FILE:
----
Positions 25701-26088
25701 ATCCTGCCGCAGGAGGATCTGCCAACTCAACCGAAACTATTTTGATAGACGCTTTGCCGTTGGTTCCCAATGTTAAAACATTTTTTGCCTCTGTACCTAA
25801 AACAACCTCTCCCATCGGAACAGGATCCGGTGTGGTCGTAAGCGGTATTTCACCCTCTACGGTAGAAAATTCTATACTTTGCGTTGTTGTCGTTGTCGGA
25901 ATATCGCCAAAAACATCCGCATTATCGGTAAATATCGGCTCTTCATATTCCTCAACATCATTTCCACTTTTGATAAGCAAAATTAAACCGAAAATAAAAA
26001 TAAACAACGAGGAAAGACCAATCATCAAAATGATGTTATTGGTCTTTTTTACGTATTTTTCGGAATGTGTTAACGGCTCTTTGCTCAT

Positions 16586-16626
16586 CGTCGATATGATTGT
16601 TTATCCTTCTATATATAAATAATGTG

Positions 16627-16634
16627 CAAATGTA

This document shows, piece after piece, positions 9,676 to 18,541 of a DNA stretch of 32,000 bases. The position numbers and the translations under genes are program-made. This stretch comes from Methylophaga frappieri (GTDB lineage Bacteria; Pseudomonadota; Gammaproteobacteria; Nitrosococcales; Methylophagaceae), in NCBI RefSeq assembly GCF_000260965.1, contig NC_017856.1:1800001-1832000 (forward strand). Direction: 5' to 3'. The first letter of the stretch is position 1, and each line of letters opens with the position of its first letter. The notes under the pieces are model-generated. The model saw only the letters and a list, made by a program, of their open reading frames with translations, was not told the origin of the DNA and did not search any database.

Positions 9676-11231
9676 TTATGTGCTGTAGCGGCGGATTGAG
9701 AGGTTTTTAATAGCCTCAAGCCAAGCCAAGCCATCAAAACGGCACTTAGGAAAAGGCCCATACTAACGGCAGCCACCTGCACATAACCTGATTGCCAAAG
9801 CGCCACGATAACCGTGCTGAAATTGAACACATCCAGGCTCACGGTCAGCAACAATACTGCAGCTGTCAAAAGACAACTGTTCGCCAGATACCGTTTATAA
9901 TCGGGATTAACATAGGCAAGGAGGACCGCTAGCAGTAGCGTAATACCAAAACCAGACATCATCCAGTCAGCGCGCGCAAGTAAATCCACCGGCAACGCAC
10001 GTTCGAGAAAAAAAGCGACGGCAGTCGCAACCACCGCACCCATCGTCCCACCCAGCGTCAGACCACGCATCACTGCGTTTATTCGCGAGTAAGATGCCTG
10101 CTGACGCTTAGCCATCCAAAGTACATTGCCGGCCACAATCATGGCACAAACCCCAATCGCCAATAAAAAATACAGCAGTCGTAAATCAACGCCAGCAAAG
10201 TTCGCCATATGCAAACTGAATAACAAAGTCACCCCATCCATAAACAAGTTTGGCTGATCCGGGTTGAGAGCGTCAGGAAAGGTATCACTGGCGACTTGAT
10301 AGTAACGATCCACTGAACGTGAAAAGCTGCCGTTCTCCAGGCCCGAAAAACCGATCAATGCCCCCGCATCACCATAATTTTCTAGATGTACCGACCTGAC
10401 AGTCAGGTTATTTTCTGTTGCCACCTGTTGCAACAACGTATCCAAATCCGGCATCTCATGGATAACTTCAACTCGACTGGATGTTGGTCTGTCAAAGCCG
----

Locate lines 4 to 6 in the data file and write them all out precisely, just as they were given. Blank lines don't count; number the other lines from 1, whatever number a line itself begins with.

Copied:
25901 ATATCGCCAAAAACATCCGCATTATCGGTAAATATCGGCTCTTCATATTCCTCAACATCATTTCCACTTTTGATAAGCAAAATTAAACCGAAAATAAAAA
26001 TAAACAACGAGGAAAGACCAATCATCAAAATGATGTTATTGGTCTTTTTTACGTATTTTTCGGAATGTGTTAACGGCTCTTTGCTCAT

Positions 16586-16626